For Israeli singer Noga Erez, American culture is global culture

Israeli singer Noga Erez reflects on the fallacy of authenticity, the benefits of creative limitations, how personal stories can be seen as political, and what it means to make music with your heart rather than your head.

She started out as a jazz singer, performing and recording her original songs with a piano trio. Those recordings are long gone, lost in a pile of faulty hard drives. Anyway, she decided her original concept was too intellectual, and it was time for something more intuitive. Encouraged by her musical (and personal) partner Ori Rousso, she wanted to do something that was not so not cool.

So she started producing songs that straddled hip-hop, pop and electronic music, inspired by Björk, Kendrick Lamar and Flying Lotus. His first album, off the radar, was released in 2017 and featured the song “Dance While You Shoot”, which was featured in an Apple commercial. The more organic live versions of the songs were intended as a kind of creative exercise in 2020 when the tour came to a halt. But I really loved them, and as Erez explains, so did a lot of his fans.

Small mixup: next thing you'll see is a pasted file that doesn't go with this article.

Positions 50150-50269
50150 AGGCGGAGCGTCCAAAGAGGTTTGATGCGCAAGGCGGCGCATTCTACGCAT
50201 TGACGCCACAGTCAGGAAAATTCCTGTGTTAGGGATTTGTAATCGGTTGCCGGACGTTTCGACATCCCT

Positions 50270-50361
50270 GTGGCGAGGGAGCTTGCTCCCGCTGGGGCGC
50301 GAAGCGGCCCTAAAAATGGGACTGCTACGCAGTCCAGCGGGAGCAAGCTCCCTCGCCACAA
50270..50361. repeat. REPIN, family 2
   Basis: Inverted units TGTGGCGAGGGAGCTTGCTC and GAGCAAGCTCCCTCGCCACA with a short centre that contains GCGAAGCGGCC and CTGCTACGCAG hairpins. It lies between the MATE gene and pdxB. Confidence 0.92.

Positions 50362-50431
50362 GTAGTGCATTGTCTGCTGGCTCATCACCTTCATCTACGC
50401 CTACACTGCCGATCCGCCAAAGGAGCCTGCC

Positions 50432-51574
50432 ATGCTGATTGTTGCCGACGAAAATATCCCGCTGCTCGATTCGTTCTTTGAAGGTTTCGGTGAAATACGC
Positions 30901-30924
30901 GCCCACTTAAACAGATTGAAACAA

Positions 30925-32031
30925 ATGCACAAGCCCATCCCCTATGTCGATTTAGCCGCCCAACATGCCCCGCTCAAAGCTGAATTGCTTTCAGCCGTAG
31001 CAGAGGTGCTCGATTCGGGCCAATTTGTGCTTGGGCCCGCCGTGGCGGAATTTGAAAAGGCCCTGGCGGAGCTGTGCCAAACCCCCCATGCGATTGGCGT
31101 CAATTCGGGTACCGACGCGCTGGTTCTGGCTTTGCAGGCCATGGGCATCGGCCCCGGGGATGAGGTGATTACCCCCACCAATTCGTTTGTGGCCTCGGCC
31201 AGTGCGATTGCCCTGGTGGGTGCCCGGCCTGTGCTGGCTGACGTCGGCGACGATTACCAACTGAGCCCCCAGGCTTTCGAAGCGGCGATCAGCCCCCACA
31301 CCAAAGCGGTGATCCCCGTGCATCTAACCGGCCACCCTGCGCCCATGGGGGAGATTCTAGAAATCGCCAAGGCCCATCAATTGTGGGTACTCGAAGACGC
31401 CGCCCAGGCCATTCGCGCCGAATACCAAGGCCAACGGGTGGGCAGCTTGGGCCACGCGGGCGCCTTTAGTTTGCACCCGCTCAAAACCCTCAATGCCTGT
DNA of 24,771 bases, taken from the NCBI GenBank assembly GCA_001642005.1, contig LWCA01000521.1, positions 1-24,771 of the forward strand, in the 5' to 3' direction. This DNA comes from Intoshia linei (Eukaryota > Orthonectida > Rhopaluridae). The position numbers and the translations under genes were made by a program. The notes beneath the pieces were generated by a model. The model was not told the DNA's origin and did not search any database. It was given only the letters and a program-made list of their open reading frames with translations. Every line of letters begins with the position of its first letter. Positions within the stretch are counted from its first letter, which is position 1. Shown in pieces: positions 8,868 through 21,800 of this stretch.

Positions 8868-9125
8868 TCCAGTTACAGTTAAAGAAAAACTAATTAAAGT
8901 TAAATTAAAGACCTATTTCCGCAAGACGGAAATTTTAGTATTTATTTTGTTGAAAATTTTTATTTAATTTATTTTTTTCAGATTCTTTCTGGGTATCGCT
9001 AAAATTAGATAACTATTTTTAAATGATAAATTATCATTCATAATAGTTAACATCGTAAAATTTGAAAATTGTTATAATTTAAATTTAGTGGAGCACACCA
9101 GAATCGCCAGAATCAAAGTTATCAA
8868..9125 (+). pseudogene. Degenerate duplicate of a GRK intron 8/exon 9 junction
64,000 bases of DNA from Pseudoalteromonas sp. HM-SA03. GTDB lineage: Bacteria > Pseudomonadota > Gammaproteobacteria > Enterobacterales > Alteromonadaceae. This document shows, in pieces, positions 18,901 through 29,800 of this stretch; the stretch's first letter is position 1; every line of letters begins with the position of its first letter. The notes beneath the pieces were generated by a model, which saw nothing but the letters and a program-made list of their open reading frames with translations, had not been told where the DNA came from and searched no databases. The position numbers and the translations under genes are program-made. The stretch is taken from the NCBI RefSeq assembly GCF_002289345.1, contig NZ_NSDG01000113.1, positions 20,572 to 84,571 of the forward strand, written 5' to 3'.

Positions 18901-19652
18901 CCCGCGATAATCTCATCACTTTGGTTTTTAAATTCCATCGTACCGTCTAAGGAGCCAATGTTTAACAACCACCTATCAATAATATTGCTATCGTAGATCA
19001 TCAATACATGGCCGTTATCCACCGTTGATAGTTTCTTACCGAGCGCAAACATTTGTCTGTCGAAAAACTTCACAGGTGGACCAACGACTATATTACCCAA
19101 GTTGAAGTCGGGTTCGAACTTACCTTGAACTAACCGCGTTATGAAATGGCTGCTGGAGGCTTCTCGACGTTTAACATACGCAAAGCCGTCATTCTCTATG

We talked in the summer of 2020 about her career, starting as a jazz singer-songwriter and then moving into what she describes as “the music in my heart.” We also tackled the curious relationship between Israel and the United States from the perspective of a contemporary Israeli pop group; what it means to be a political artist, and whether or not music itself can really make a political difference today; what it means to be “the offspring of limitation”; and whether the phrase “I don’t pop with that” actually exists or not. Also, a complete tutorial on how to pronounce his name.


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